Martin Jenkins was unanimously confirmed today as the first openly gay man to serve on the California Supreme Court. He also is only the third Black man to sit on the bench.
Jenkins’ nomination, which Gov. Gavin Newsom announced in October, was confirmed in Sacramento during a hearing with the three-member Commission on Judicial Appointments.
Jenkins appointment is effective immediately.
During his acceptance speech, Jenkins thanked his partner, real estate broker, Sydney Shand, whom he fell in love with two years ago. Jenkins said he never thought he would be in a relationship because he didn’t accept himself as gay.
“Now I understand what people in a loving relationship have,” said Jenkins, who was a little choked up during the remarks. “Thank you, Sydney.”
In its report, the Commission on Judicial Nominees Evaluation said Jenkins was rated as “exceptionally well qualified.”
The rating reflects “the Commission’s determination that Justice Jenkins possesses qualities and attributes of remarkable or extraordinary superiority that enable him to perform the appellate judicial function with distinction.”
After a brief stint in the NFL with the Seattle Seahawks, Jenkins was admitted to the University of San Francisco School of Law and received his J.D. degree in 1980.
In his career, Jenkins has worked as a trial attorney for the Alameda County District Attorney’s Office and the United States Department of Justice’s Civil Rights Division, as well as for Pacific Bell’s legal department.
Appointed to the Alameda County Superior Court in 1989, Jenkins served until 1997 when he was appointed to the United States District Court for the Northern District of California.
While on the federal bench, he served on the Non-Appropriated Fund Committee, the Discipline Oversight Committee, the CARES Public Outreach Committee, and the Ninth Circuit Article III Judges’ Education Committee.
As a federal judge, Jenkins presided over significant cases including Dukes v. Walmart – a nationwide class action suit against Walmart stores alleging sexual discrimination under Title VII of the 1964 Civil Rights Act. At that time, the case was the largest class action ever to be certified by an American court.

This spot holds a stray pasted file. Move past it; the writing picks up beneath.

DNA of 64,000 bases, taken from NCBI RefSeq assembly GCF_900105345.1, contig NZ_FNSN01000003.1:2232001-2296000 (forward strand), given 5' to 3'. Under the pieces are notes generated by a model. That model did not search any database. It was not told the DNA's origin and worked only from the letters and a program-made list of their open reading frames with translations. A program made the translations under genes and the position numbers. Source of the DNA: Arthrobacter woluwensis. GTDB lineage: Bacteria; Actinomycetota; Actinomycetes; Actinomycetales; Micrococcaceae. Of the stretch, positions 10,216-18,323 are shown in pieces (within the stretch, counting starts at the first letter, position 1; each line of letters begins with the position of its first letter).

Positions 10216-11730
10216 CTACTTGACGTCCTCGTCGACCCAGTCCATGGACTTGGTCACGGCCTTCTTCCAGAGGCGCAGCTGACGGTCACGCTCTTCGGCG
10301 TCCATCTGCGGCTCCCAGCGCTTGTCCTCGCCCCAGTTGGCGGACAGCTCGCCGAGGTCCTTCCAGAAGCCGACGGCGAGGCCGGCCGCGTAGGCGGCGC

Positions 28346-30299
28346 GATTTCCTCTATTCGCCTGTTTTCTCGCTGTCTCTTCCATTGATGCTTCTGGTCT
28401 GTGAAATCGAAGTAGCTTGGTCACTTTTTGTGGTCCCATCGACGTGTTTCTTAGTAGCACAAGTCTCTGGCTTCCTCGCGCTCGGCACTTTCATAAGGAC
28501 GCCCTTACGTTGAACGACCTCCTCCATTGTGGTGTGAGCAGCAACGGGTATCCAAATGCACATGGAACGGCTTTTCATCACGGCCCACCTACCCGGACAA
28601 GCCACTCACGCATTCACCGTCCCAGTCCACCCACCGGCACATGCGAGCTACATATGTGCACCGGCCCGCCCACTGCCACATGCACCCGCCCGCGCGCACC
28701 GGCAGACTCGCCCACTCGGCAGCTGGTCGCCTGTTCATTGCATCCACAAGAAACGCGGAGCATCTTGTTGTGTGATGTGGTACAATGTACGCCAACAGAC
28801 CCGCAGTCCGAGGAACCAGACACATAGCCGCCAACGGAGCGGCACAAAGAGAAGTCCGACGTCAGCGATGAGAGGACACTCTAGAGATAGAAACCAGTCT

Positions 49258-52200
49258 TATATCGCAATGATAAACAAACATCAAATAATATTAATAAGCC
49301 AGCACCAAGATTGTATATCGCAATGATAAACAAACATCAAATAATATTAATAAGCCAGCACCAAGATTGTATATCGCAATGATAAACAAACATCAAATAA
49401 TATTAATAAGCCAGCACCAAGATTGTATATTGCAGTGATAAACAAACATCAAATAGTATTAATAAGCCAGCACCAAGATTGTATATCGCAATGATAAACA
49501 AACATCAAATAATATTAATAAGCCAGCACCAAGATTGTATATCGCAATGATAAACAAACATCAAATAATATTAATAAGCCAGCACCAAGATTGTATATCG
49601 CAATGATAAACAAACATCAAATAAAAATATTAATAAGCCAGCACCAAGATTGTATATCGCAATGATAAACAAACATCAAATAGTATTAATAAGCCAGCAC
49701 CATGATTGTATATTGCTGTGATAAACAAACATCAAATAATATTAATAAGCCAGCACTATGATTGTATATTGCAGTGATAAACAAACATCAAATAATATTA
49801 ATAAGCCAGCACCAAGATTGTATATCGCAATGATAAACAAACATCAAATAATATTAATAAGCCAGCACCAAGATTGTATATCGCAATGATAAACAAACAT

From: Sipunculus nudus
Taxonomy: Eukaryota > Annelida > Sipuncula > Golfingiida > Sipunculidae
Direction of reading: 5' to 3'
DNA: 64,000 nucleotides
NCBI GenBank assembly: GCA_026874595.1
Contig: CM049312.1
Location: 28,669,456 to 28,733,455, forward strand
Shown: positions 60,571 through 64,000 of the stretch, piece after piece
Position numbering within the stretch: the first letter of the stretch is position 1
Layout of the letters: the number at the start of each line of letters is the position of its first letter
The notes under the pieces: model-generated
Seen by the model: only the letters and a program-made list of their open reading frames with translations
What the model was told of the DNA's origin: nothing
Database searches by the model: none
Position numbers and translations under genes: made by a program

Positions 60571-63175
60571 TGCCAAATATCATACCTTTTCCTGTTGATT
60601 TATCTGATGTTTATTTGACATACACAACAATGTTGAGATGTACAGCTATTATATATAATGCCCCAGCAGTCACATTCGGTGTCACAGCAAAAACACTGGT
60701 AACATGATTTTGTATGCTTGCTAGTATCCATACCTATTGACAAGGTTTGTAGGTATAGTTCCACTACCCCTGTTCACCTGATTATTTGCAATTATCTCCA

From 2008 to 2019, Jenkins served as an associate justice of the California Court of Appeal, First Appellate District. During his tenure, he also served three times as justice pro tempore on the California Supreme Court.
From February 2019 to the present, Jenkins has worked as the senior judicial appointments secretary, advising Newsom on all state court judicial appointments.
“Justice Jenkins’ impressive 30-year record of professional accomplishment is equally matched by his strength of character, compassion, and integrity,” the evaluation report said. “Justice Jenkins embodies the qualities sought in a Supreme Court candidate: collegiality, writing ability, scholarship and distinction in the legal profession coupled with an unparalleled breadth of experience.
“Moreover, his compassion, humility, lifelong commitment to public service, and passion for justice make him a most deserving and worthy addition to the state’s highest court,” the report said.
Jenkins will fill the vacancy created by the retirement of Justice Ming Chin on Aug. 31.
The Commission members who considered Jenkins appointment were Chief Justice of California Tani G. Cantil-Sakauye, California Attorney General Xavier Becerra, and senior presiding justice of the state Court of Appeal J. Anthony Kline.